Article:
Positive results have been seen in San Francisco too; after bike lanes and wider sidewalks were installed, two-thirds of merchants reported that increased levels of bicycling and walking improved business, only four per cent said the changes hurt sales.   

The installation of bike lanes on Toronto's downtown artery Bloor Street a few years ago was controversial. It was found to have 'a positive or at least neutral' impact on local merchants. (James Dunne/CBC)

In Toronto, 2017 research into business activity and protected bike lanes on the downtown artery Bloor Street found "a positive or at least neutral" impact, with most merchants reporting more customers after the lanes were installed. 

In contrast, a study in Vancouver showed a change in the style of bike lanes on one street had a negative impact on businesses there though the analysis was limited to a short time period.   

2. Bicyclists can be big spenders 

Bike lanes are believed to boost sales for some retailers because several studies have shown cyclists are good customers.     

In France, a recent study covering six cities found that cyclists spend more money per week in shops than drivers. Research from Copenhagen has shown similar results.

A cyclist in Portland, Ore., in 2017. A study in Portland found that people who biked to a bar, restaurant or convenience store spent 24 per cent more per month than those who drove. Drivers, in contrast, spent more at grocery stores. (Reuben M. Ramos/Shutterstock)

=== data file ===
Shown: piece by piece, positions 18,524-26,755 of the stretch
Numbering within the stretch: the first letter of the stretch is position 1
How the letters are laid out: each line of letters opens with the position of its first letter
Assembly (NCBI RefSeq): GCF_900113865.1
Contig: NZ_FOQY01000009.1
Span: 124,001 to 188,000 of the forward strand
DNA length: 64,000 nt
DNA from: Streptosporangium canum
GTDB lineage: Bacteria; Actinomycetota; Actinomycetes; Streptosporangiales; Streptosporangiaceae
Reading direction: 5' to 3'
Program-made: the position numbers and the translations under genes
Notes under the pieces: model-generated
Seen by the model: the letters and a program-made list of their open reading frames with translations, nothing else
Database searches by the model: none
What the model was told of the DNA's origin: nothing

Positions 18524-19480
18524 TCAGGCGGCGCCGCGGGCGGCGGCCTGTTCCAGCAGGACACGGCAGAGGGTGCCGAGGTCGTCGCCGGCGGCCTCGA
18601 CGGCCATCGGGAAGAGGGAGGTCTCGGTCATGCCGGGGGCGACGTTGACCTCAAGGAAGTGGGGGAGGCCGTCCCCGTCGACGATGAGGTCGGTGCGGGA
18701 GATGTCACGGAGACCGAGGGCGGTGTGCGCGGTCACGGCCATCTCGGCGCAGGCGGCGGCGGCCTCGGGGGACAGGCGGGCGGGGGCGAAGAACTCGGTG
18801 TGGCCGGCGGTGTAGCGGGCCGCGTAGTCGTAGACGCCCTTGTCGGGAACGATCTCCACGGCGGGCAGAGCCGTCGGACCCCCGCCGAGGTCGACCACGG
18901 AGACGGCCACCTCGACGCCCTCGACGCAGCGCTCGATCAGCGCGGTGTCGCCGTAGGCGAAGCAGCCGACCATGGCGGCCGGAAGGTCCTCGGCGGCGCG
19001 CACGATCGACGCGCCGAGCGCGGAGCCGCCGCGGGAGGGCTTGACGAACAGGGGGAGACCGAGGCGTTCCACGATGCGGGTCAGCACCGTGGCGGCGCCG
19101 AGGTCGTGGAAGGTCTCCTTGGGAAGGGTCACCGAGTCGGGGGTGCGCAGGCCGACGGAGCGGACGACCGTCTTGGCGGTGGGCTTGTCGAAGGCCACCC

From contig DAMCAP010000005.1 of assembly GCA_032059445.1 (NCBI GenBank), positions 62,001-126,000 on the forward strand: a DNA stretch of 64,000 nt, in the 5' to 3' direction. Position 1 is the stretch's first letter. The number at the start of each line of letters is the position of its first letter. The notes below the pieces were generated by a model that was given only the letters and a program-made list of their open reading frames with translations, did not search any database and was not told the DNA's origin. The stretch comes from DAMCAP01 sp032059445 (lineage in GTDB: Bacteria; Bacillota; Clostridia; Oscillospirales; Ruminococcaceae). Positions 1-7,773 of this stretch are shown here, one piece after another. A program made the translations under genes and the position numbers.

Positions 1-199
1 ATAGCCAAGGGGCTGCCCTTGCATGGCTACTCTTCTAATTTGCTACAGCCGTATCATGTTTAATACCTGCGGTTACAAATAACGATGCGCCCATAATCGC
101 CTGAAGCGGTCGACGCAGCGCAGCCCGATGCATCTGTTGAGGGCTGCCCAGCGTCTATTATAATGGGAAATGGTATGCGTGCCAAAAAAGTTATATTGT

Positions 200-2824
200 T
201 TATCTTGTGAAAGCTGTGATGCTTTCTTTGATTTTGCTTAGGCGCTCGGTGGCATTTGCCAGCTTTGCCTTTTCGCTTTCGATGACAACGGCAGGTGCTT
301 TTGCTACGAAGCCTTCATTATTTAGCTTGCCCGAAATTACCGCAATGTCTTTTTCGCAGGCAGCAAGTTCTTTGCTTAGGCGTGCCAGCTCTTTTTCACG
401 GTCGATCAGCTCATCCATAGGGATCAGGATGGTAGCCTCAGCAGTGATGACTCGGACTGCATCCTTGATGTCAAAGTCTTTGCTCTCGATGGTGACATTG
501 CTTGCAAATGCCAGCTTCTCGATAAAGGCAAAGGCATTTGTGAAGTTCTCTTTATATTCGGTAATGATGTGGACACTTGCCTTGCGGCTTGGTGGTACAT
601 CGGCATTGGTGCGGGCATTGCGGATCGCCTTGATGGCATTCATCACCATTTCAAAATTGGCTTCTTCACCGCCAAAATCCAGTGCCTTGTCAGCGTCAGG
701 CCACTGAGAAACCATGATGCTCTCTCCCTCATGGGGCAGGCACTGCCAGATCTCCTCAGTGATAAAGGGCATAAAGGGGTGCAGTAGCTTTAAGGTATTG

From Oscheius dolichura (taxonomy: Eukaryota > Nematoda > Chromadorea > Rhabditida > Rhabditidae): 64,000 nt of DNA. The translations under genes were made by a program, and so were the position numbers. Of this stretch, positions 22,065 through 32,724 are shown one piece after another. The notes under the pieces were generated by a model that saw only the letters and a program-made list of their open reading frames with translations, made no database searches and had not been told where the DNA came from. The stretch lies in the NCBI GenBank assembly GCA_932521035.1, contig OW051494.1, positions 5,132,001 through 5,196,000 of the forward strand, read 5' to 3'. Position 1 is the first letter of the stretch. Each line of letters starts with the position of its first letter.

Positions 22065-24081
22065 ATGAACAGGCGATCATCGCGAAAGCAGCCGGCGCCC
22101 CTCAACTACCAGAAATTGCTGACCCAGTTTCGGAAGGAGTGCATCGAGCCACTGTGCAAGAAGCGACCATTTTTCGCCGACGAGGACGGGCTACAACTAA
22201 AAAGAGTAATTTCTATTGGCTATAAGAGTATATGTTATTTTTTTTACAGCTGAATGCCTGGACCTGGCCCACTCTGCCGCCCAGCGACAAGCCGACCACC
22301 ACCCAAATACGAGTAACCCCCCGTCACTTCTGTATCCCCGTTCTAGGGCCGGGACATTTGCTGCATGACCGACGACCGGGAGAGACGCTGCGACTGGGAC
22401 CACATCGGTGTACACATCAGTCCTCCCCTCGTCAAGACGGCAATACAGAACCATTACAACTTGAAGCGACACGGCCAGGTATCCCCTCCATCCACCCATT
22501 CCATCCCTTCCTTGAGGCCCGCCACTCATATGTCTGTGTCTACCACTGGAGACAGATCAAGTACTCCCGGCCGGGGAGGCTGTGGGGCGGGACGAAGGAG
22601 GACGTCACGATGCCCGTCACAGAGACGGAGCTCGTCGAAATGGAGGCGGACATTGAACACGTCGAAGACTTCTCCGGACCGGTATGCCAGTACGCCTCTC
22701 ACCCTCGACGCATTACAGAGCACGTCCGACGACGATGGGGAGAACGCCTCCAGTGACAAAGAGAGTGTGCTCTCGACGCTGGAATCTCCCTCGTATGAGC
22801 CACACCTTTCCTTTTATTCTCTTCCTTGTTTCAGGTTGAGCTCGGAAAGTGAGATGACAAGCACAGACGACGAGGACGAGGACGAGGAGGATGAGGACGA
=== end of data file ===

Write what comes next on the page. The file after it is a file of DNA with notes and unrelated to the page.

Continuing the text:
Closer to home, a 2012 study from Oregon found that in the city of Portland people who biked to a bar, restaurant or convenience store spent 24 per cent more per month than those who drove. The cyclists spent more than drivers because they visited merchants more often. 

The author of that study suggests cyclists have more disposable income because they spend less money on auto repairs, gas, insurance, and car payments.

However, the same data shows that for trips to the supermarket, bikers didn't keep up with drivers on overall spending. 

3. Bike lanes can boost urban home values 

A report from a real estate firm this month ranking Canadian cities on a 'Liveability Index" included access to bike lanes as a key factor in making a city attractive.